Unfortunately that is not the only damage done to us, as a member of those classes that oppose Hugo Chavez I can assure you that I can not afford to wear Versace and therefore that libellous comment offends me. What is even graver is the repercussions that the programme’s content has had worldwide. To many the opposition groups in Venezuela are nothing but a lot of oligarchs, fascist, coup-mongers and ruthless people. The carefully edited programme fails to show matters of incredible importance, such as the resignation of Hugo Chavez announced by the then army general commander which was broadcast live in Venezuela’s national television or the fact that the tanks depicted in the video were receiving orders directly from Chavez [the commentator conveniently affirms that those tanks were part of the rebellion and were on their way to the presidential palace]. So much has this film disgusted Venezuelans that a minute analysis of it was made by film-makers and TV engineers to uncover the gross fabrications and tampering portrayed in the film [evidence of this is available upon request] and people depicted in the film are considering to start legal proceedings against the BBC.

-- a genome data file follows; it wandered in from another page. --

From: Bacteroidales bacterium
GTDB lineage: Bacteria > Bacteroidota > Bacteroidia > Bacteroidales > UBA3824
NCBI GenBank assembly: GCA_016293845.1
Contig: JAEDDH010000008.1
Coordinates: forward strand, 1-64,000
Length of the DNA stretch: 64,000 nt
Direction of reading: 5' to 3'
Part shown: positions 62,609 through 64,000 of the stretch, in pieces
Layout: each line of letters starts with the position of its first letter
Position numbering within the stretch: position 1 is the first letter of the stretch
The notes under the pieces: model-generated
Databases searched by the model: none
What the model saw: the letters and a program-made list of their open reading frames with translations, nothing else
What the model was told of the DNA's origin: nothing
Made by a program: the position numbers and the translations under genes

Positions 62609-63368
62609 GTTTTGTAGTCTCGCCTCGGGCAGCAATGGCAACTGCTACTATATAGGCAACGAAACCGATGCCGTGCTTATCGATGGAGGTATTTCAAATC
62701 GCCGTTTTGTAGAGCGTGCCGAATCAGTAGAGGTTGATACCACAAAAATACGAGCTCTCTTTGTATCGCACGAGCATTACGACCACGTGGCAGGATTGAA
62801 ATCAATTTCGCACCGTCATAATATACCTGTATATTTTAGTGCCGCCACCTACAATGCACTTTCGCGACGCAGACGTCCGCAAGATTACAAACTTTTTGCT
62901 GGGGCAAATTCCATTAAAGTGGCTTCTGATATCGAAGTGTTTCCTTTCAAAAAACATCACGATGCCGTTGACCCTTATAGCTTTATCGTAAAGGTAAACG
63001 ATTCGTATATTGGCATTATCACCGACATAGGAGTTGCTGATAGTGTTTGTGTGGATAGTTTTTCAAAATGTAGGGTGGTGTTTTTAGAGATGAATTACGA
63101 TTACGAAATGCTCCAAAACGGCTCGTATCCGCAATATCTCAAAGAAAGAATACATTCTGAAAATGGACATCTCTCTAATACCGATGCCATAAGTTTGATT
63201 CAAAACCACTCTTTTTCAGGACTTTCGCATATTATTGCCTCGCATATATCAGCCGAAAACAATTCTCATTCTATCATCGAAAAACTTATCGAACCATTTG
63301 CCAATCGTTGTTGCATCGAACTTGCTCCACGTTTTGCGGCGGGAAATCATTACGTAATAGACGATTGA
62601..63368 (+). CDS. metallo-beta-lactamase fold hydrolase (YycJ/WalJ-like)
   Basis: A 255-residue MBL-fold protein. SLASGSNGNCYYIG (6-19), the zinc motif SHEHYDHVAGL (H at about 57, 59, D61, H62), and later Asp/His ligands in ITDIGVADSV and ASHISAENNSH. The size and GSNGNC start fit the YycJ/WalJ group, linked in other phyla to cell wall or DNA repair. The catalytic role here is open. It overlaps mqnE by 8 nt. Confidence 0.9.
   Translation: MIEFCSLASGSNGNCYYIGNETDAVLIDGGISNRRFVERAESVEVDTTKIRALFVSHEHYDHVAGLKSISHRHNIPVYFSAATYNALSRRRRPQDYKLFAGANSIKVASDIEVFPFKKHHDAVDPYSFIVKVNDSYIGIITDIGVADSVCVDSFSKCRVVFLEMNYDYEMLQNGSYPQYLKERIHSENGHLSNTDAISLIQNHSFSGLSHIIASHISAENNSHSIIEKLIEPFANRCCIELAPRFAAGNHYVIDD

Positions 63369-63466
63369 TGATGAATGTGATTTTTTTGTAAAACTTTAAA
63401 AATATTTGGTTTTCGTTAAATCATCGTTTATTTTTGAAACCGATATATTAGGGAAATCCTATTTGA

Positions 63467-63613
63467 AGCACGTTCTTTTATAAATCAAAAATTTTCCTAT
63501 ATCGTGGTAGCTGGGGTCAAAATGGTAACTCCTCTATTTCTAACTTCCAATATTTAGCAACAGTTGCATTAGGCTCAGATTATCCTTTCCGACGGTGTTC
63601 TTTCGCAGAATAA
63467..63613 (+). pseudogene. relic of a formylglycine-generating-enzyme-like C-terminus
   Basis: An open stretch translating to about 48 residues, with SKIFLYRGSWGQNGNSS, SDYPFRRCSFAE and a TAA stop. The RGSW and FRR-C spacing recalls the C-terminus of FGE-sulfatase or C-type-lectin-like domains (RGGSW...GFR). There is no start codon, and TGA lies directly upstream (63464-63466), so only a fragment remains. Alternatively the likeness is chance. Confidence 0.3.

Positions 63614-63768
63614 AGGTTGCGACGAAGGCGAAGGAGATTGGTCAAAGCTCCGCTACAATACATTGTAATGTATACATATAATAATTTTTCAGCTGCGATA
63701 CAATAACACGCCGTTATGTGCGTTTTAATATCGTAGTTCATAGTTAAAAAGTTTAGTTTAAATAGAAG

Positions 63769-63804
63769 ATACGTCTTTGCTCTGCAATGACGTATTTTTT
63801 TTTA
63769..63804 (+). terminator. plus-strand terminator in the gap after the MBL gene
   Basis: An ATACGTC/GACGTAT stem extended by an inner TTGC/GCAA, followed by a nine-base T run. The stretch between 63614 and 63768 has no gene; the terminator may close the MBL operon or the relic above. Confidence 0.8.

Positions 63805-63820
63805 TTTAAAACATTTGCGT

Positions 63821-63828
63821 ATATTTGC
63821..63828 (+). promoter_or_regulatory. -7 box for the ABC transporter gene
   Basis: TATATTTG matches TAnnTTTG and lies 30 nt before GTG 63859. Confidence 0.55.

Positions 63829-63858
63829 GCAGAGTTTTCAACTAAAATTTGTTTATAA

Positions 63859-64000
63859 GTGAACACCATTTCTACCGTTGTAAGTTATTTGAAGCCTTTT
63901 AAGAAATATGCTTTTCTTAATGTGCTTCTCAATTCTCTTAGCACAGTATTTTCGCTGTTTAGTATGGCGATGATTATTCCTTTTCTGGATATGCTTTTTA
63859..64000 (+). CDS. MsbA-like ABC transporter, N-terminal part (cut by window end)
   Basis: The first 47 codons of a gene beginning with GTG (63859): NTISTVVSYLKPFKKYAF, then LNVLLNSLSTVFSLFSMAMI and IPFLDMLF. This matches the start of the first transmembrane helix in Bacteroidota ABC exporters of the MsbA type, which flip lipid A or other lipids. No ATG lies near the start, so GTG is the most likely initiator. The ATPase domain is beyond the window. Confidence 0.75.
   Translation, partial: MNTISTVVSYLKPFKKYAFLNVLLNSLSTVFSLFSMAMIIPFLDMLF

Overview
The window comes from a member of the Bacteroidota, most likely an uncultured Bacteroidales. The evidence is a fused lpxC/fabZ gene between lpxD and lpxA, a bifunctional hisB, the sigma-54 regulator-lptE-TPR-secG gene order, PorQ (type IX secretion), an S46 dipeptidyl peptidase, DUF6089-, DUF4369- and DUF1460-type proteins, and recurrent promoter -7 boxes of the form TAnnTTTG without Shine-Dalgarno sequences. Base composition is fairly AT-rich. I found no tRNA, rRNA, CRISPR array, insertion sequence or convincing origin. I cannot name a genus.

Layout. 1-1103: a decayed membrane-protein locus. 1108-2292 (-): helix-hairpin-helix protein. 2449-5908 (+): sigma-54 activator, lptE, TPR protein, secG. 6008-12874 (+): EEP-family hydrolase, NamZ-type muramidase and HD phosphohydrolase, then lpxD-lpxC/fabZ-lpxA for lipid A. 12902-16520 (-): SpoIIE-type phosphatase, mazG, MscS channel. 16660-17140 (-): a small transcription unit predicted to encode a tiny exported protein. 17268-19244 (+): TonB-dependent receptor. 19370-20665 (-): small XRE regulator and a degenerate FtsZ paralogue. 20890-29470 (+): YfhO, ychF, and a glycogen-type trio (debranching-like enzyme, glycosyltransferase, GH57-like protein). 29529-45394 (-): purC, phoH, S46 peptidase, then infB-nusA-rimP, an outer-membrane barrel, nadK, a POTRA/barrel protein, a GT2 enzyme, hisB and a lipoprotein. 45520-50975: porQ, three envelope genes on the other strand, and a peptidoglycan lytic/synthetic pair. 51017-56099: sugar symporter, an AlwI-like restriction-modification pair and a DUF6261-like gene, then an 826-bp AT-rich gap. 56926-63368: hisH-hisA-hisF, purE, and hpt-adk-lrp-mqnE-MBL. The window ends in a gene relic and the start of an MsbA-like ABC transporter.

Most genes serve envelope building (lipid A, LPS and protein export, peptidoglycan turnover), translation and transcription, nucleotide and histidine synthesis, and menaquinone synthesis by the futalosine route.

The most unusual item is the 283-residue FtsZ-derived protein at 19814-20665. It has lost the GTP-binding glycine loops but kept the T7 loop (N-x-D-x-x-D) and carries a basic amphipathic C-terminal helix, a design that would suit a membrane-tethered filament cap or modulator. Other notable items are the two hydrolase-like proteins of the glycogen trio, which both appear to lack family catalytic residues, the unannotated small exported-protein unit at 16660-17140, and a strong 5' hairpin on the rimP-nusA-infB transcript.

The BBC has just come out of a major fiasco and allegedly is quite intent in regaining the tainted credibility. Ergo it is fitting for the PCU to start performing according to the rules and regulations of the company; it is necessary to resolve issues such as this, and lastly it is of utmost importance that the corporation abandons once and for all political stances that have nothing to do with the provision of information or entertainment.

Fiction films ought to be presented as such and not as documentaries if they can not stand deep scrutiny. The BBC must give the chance to those of us who oppose rabidly the authoritarian regime of Hugo Chavez the right to reply for in any story there are always two or more sides and the British and international audience of the BBC have learned about only one thus far.

I should be most grateful if you take the time to read this letter and take appropriate action about it.

Yours faithfully,

Aleksander Boyd